Toledo is looking to model an education program after what’s happening in Dayton

Credit: DaytonDailyNews

Preschool Promise Executive Director Robyn Lightcap talks about financial approaches.

Credit: DaytonDailyNews

Dayton leaders are helping show Toledo the way to universal preschool.

Dayton Mayor Nan Whaley and Robyn Lightcap, executive director of Dayton’s Preschool Promise, recently presented to Toledo leaders on the city’s strategy to create a program to give all 4-year-olds in the city access to preschool.

MORE: Preschool Promise cites success, ‘much more work still to do’

Toledo Mayor Wade Kapszukiewicz campaigned in 2017 with a platform that included figuring out how to offer universal pre-kindergarten education to Toledoans, no matter what their financial situation, according to the The (Toledo) Blade.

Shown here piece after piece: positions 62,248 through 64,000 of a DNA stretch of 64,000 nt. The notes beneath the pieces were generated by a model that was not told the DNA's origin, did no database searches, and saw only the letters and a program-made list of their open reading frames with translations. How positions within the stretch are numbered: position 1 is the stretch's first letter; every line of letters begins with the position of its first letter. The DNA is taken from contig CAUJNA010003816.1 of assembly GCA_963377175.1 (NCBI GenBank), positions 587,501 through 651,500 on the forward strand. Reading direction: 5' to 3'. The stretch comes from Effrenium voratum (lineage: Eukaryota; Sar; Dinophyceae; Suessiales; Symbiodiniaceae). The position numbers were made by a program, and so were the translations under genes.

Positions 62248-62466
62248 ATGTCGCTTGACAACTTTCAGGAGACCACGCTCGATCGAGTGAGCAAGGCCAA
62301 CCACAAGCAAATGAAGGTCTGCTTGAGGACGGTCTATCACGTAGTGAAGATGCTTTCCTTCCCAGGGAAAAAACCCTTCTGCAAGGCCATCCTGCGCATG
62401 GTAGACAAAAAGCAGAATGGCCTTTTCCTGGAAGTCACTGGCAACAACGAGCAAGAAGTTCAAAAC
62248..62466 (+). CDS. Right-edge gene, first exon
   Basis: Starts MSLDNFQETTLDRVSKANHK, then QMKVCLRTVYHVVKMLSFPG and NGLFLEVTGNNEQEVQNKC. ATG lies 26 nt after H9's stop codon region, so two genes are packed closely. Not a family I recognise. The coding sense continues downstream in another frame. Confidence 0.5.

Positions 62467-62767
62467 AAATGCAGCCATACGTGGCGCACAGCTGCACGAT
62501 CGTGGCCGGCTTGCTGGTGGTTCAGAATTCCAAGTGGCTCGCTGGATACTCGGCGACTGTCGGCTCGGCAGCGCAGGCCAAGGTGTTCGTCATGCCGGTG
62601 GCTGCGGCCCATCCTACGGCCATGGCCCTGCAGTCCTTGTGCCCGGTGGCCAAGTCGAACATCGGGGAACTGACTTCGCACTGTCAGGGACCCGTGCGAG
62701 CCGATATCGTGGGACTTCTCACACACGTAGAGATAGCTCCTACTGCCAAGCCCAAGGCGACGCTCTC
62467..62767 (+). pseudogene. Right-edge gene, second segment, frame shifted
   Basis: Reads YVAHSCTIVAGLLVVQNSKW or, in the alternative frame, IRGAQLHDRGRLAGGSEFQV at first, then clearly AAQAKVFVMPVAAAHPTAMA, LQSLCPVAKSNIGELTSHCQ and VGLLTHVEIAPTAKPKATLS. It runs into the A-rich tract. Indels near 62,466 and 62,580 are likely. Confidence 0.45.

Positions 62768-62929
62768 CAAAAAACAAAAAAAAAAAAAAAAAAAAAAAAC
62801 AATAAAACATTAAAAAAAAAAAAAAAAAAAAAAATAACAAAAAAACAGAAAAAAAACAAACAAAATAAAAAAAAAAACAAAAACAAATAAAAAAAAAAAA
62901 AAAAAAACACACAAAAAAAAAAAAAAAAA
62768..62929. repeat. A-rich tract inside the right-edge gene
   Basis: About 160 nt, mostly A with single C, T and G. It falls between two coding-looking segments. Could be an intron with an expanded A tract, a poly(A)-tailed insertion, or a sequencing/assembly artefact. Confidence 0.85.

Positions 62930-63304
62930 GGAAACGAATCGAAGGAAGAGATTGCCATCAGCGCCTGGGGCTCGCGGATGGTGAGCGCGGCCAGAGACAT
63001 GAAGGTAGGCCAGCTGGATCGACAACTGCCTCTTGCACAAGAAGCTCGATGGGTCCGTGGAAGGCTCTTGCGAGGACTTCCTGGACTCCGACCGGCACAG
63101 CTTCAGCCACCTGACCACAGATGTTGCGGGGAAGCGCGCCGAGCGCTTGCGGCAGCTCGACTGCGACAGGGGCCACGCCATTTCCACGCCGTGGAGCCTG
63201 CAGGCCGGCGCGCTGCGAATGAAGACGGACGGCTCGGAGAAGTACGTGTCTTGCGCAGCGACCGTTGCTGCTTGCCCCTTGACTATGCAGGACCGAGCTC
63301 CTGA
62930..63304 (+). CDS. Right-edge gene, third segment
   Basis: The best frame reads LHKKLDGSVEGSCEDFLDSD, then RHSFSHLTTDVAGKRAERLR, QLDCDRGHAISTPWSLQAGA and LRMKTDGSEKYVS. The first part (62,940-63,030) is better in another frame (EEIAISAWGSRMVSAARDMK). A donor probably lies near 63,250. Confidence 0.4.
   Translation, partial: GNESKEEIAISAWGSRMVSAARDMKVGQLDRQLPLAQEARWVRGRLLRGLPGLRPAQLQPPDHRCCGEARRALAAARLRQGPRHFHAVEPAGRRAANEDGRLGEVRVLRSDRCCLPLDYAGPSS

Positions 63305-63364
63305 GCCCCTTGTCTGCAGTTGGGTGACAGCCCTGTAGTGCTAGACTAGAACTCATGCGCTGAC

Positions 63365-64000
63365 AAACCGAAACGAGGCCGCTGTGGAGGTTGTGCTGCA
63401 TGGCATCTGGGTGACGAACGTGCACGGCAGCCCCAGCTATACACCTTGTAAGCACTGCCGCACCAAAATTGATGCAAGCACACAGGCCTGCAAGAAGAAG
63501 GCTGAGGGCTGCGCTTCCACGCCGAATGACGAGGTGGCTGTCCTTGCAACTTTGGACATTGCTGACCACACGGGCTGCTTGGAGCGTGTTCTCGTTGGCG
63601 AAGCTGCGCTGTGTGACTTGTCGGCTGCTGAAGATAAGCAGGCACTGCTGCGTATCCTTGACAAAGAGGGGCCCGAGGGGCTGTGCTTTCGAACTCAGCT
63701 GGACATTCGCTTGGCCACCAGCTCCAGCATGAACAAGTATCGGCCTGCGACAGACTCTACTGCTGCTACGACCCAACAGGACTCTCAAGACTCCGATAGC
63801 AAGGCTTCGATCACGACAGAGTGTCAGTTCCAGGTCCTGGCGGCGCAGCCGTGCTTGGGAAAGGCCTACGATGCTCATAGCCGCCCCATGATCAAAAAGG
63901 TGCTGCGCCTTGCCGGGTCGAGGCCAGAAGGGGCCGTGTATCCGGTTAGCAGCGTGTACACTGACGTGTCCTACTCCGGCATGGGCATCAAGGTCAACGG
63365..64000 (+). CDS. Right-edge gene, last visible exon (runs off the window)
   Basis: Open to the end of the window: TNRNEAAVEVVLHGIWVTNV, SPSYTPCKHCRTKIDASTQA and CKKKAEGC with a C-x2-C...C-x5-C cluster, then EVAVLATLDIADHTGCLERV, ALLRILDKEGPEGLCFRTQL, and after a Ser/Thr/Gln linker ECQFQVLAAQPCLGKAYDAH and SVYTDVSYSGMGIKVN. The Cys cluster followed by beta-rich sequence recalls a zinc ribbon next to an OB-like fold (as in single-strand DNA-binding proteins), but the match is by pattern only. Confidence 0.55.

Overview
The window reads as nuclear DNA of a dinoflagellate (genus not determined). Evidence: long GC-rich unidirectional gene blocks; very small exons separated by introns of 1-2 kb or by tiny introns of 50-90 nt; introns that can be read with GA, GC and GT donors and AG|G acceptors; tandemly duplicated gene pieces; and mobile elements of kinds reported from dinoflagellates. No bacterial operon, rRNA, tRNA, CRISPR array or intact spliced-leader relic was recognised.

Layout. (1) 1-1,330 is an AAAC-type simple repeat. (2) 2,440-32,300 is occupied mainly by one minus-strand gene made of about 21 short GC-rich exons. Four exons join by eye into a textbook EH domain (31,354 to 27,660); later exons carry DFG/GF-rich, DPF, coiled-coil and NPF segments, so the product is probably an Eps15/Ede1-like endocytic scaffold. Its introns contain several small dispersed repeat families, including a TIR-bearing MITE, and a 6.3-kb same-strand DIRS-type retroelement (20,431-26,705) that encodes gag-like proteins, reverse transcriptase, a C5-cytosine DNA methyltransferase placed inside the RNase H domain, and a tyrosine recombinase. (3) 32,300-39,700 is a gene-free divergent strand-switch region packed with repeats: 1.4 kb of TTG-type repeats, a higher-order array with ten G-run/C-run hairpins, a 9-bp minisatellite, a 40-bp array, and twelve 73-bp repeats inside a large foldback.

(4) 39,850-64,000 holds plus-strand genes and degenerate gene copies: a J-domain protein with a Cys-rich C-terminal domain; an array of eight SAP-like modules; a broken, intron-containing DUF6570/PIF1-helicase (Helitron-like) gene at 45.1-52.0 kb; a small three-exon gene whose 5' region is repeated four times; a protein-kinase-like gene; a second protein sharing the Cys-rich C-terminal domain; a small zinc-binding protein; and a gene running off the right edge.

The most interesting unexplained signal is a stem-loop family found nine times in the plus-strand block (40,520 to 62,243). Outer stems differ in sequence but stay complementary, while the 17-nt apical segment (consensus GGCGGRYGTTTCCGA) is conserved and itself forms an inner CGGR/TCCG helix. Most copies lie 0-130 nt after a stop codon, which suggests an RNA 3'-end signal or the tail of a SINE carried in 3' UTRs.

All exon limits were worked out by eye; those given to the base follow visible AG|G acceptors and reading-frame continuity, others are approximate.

“This is something we need to do if we’re going to compete and beat cities like Dayton for investment and talent and population,” he said, the Blade reported. “By the way, Dayton’s doing this. We’re not. So guess who’s winning that competition?”

Dayton voters in 2016 approved a 0.25 percent income tax hike, with $4.3 million per year of those funds going to Preschool Promise.

RELATED: Fewer children “ready for kindergarten” in 2016-17

The agency uses the tax money for family tuition assistance and preschool staff training in Dayton, expanding on efforts started by Montgomery County. Research suggests high-quality preschool produces academic gains for low-income students.

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